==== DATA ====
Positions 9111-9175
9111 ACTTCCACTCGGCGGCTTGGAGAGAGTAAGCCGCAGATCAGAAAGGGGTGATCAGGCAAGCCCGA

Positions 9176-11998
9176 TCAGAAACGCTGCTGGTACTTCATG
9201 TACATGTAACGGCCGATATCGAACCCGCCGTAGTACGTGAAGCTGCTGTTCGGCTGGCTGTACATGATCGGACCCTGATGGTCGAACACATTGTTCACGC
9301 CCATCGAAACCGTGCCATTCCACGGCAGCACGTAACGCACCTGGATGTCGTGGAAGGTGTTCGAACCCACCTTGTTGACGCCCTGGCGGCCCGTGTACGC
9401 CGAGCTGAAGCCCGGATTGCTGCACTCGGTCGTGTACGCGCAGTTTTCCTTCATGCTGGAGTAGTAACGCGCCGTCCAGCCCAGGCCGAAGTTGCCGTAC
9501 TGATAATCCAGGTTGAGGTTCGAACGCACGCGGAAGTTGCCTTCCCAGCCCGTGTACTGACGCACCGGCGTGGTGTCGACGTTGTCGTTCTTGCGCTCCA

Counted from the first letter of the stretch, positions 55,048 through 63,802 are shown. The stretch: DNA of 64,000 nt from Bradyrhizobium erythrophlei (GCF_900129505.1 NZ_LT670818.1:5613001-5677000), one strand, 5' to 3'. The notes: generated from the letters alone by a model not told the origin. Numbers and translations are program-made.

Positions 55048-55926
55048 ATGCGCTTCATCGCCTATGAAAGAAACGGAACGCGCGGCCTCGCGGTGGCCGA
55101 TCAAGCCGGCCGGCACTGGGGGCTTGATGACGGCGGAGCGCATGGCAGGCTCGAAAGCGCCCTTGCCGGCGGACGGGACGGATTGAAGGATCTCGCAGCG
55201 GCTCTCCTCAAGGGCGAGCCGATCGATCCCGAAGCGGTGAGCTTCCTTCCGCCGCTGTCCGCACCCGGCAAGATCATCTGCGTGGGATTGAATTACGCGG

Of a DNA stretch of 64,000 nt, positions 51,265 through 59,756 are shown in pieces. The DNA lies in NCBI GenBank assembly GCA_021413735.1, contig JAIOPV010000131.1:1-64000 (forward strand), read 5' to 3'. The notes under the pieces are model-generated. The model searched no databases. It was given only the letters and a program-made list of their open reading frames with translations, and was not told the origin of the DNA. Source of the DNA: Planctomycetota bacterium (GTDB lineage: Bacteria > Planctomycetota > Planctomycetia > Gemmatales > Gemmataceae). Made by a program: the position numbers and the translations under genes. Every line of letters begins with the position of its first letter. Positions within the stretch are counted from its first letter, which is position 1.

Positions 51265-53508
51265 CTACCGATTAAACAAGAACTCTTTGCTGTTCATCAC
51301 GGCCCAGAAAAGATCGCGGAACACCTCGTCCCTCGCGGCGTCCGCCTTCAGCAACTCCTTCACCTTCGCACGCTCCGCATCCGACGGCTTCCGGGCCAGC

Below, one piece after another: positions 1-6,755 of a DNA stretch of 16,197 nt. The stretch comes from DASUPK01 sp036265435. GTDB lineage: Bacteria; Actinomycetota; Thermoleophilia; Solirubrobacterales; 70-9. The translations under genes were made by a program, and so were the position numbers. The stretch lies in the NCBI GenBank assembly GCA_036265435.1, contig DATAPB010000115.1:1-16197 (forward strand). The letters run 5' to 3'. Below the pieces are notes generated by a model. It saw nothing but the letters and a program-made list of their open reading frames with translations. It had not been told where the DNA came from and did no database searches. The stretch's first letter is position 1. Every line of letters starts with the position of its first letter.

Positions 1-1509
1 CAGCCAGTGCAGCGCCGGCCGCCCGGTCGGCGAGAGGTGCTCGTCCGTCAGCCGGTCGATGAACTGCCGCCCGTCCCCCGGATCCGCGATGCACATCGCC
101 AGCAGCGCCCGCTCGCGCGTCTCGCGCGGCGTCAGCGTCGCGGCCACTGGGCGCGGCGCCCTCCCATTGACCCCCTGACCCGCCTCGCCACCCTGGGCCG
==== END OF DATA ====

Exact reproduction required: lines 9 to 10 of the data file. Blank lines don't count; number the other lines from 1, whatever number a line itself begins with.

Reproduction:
Counted from the first letter of the stretch, positions 55,048 through 63,802 are shown. The stretch: DNA of 64,000 nt from Bradyrhizobium erythrophlei (GCF_900129505.1 NZ_LT670818.1:5613001-5677000), one strand, 5' to 3'. The notes: generated from the letters alone by a model not told the origin. Numbers and translations are program-made.

Positions 55048-55926